Increased no shows were first sign of COVID-19 slowdown

AirBaltic CEO Martin Gauss gives his account of the actions and measures taken by the Latvian budget carrier as the impact of the COVID-19 pandemic became apparent

Scheduled flights with…


AirBaltic CEO Martin Gauss gives his account of the actions and measures taken by the Latvian budget carrier as the impact of the COVID-19 pandemic became apparent

Scheduled flights with around 70 per cent no shows were early indication of the impact of the COVID-19 impact according to airBaltic’s CEO Martin Gauss.

Gauss said the airline began to feel the effects of the pandemic before most of Europe went into lockdown with a change in customer habits. The airline had seen record months during January and February 2020 but with the COVID-19 pandemic spreading from China to Europe, the situation was set to change rapidly. “By the end of February we saw some signs that the booking dynamics would slow down,” he said. “Then we formed an action group to address the issue because it had obviously, come from COVID but then we were hit as hard as everybody else with the difference that we had a very early start as we had stopped flying completely on the 17th of March which then gave us time to work out what we would do one day people start flying again.”

Gauss said all airlines across the globe describe the pandemic as the hardest crisis in its history of aviation, with all carriers now facing massive drops in revenue due to the pandemic. “Today, we know we had to stop flying for two months and one day and then we started again with just four aircraft. And now we’re in the ninth week of flying and we are adding in one aircraft per week. But we will have, as an impact of COVID, by the end of this year, of course a very significant reduction in capacity, passengers and revenue – like all others.”

No show rate at 70 per cent

Gauss said the first signs of impending crisis was the increase in the no show rates which preceded the drop in bookings. He said: “We were serving Milan, for example. The no show rate went within weeks up to 70 per cent. So the passengers were just not turning up anymore. That was also the time when we said, ‘it doesn’t make sense to fly’ and Latvia took a very good decision by saying they would stop all international traffic, and that was also us stopping total operations.”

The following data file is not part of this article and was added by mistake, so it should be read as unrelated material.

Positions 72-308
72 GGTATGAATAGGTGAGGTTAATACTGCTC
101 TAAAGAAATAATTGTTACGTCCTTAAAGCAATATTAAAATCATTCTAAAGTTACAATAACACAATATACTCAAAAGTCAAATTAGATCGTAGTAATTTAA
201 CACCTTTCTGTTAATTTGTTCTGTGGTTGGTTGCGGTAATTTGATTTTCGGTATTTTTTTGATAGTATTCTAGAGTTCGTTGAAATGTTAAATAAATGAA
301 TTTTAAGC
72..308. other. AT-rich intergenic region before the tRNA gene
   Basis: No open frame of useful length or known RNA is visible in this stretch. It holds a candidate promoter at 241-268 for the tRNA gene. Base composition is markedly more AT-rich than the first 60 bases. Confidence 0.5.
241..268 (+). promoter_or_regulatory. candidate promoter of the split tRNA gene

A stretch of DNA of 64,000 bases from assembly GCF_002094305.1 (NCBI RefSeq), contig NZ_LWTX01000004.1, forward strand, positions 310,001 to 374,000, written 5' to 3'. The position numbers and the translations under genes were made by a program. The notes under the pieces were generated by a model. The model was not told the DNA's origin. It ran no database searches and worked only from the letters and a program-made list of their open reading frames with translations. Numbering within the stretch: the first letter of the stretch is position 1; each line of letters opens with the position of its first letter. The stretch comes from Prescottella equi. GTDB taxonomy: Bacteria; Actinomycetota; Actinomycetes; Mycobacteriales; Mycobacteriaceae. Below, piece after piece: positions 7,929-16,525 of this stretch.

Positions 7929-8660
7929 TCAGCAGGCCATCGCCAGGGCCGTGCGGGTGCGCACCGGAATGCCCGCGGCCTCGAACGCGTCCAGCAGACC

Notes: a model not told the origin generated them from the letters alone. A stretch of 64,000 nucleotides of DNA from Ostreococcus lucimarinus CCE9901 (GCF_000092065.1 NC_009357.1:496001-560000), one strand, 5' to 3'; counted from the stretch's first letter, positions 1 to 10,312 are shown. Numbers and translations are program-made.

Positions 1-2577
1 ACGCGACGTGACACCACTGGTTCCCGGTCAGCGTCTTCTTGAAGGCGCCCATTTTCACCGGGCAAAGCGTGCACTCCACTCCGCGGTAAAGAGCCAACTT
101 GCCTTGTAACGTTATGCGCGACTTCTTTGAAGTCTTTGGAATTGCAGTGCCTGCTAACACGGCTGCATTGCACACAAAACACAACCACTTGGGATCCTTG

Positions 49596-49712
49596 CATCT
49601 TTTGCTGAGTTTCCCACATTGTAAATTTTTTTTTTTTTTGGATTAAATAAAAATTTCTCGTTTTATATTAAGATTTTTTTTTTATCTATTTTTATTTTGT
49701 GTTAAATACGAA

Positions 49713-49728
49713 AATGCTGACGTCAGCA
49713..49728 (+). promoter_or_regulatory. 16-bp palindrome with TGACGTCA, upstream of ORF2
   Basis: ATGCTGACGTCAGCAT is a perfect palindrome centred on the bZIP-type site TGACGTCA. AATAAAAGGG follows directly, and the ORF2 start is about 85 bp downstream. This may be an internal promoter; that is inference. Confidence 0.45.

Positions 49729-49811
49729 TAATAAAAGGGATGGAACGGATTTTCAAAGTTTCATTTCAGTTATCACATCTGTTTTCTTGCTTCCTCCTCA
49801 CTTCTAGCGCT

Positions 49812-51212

With changing border and quarantine measures, the COVID situation is still changing. Gauss described the early days of the crisis as “very fast, very dramatic”. Although he said
the situation was still developing and there was still uncertainty, airBaltic has taken a gradual approach to restarting operations.

Securing funding was first priority

When the airline stopped flying, its senior team of 11 continued to work at the company’s headquarters taking COVID-19 tests every week. The key questions were what would be needed to restart flying operations. Securing funding became the first priority which resulted in a  €250 million funding injection from the airline’s primary shareholder, the Latvian state, which holds 96 per cent of the stock. AirBaltic was involved in repatriation flights enabling the airline to gauge the health and safety measures which would be needed to start flying again.

Gauss described how the airline’s flights have changed: “First of all the aircraft is disinfected, but also we have different procedures for boarding and we issue a face mask and disinfection wipes to every passenger. And we had to change tickets times, the way you book a ticket especially in the low cost world, was that there were tickets available which you couldn’t change. That is something which has changed. We have new tickets types where every ticket, can be changed because passengers just need that day when they fly because there’s so much uncertainty, different countries not opening their borders.”

With initial measures in place enabling airBaltic to resume operations, Gauss said that the airline was now adapting to a new normal of changes and challenges. “Every day and every week once formally we change the schedule, which is also something very unusual for a scheduled airline.”

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